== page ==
Sow a Row…
March 25th, 2011 - By Therese Madden
…and help weed out hunger! Philabundance asks home gardeners to plant a little extra to provide fresh fruits and vegetables on the tables of people in need.
“We’re going to have lots of herbs. We’re going to have basil and Thai basil and cilantro and oregano and thyme.”
“I’m planning on growing peppers and eggplant in contains this summer.”
Yes, it’s that time! Gardeners are dreaming of their summer bounty. One Philadelphia organization is hoping gardeners will also be thinking about other people when planning this year’s garden, “we are encouraging people to plant a row for hunger, as part of the Share the Harvest Program.”
Marlo DelSordo works for Philabundance, a hunger relief organization serving the Delaware Valley. She says they always welcome fresh produce, “fruits and veggies are the things people stop buying when times get tough and money gets tight. Right now produce prices are up about 4½% across the board.”
Last year, home gardeners donated 7,600 pounds of produce through this program. According to Philabundance each pound is considered one serving. DelSordo is hoping for 10,000 pounds this year, “the face of hunger is truly changing. Right now, more people that have never needed food assistance are turning to food assistance, for a couple of reasons. The recession obviously, unemployment, and then underemployment, where people are just having their hours cut back.”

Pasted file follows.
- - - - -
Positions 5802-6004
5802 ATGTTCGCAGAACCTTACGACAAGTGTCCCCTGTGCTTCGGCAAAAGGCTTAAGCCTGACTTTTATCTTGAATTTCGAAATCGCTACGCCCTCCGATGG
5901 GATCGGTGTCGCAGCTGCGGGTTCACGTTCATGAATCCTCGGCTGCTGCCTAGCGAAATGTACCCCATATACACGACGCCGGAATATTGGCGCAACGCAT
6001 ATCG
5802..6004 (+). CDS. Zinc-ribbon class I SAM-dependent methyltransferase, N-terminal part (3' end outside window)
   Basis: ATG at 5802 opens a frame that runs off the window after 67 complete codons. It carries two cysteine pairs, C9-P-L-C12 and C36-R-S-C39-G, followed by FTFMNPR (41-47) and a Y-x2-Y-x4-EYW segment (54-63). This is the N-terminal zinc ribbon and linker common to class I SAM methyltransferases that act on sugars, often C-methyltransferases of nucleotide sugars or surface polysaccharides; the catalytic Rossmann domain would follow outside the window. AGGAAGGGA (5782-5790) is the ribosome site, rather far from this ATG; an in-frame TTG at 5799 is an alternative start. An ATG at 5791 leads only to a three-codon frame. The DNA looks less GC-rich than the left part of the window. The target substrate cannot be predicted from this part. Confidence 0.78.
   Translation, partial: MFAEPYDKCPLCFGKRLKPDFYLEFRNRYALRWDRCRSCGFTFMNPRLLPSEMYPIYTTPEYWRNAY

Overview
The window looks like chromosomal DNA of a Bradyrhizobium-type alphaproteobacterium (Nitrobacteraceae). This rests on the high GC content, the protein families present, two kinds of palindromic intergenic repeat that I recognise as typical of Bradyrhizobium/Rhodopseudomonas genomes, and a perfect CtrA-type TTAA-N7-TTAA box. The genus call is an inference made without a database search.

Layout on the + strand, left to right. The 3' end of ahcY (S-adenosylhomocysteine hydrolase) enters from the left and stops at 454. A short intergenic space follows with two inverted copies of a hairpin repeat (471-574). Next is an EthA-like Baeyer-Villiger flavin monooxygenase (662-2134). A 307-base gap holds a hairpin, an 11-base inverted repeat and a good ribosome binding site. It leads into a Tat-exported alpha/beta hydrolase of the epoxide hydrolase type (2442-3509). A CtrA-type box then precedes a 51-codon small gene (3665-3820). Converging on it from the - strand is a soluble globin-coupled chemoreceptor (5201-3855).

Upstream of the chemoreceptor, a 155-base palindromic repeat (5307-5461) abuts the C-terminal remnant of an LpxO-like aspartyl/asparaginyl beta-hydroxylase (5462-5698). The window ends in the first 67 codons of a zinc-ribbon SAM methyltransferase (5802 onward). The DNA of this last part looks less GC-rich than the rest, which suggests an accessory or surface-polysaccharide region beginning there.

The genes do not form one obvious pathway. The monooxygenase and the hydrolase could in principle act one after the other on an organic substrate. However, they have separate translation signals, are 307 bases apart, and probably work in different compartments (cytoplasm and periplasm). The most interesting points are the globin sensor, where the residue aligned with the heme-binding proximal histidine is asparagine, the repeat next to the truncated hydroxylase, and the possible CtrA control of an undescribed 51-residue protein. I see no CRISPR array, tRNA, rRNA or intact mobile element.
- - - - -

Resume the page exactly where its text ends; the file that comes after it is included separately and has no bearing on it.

Planting another row of vegetables wouldn’t cost much, especially if you start with seeds, but there’s also the labor to consider. “Another row is not too much work, I mean you are already out there weeding, you are already out there watering.”
Ryan Kuck runs a non-profit called Preston’s Paradise in West Philadelphia, and he’s helped create a network of backyard gardens. Here’s his tip for people who are thinking about planting more, “a lot of people in small spaces put too much in, and if you put too many plants in there you actually have less harvest because they don’t have enough room to grow. So, they don’t actually reach full maturity or full size. So make sure you’re giving plants enough spacing.”
Ok, let’s say there’s the space and the time. What to grow in the extra row? “Okra is great to grow, its kind of polarizing, but in my neighborhood everyone can’t get enough okra. Kale is very easy to grow, it’s sort of like a collard green and little bit more tender. It will grow all summer and won’t flower or go to seed so you can keep harvesting throughout the year.” More harvesting means more nutritious food for both the gardeners and those in need.